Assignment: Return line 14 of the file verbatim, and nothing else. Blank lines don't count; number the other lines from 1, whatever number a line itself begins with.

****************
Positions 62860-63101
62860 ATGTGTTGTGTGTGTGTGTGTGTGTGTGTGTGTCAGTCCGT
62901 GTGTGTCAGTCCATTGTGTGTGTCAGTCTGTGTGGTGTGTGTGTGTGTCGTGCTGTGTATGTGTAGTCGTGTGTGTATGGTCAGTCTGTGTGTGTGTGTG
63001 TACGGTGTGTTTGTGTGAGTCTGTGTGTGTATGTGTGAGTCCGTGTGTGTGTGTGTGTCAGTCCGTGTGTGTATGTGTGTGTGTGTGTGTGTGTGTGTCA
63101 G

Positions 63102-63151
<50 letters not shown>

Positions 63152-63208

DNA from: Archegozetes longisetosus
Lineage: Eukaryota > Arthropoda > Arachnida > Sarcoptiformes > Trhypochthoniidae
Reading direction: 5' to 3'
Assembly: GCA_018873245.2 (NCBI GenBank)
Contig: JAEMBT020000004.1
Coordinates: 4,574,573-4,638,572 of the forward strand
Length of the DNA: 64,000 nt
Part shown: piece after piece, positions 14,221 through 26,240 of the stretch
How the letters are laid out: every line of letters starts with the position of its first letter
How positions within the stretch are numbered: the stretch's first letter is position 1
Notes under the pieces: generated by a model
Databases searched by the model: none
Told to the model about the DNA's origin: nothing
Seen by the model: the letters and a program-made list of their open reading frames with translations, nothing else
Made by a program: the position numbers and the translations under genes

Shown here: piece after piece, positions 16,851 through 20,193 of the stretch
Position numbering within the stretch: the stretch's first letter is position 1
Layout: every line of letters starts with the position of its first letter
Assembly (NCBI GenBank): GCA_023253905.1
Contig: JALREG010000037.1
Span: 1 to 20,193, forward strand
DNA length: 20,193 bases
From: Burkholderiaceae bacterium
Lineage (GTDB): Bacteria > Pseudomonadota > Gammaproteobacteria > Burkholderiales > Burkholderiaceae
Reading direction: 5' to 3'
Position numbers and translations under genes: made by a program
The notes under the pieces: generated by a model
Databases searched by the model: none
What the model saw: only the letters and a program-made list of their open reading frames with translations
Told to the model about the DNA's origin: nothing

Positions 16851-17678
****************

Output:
Coordinates: 4,574,573-4,638,572 of the forward strand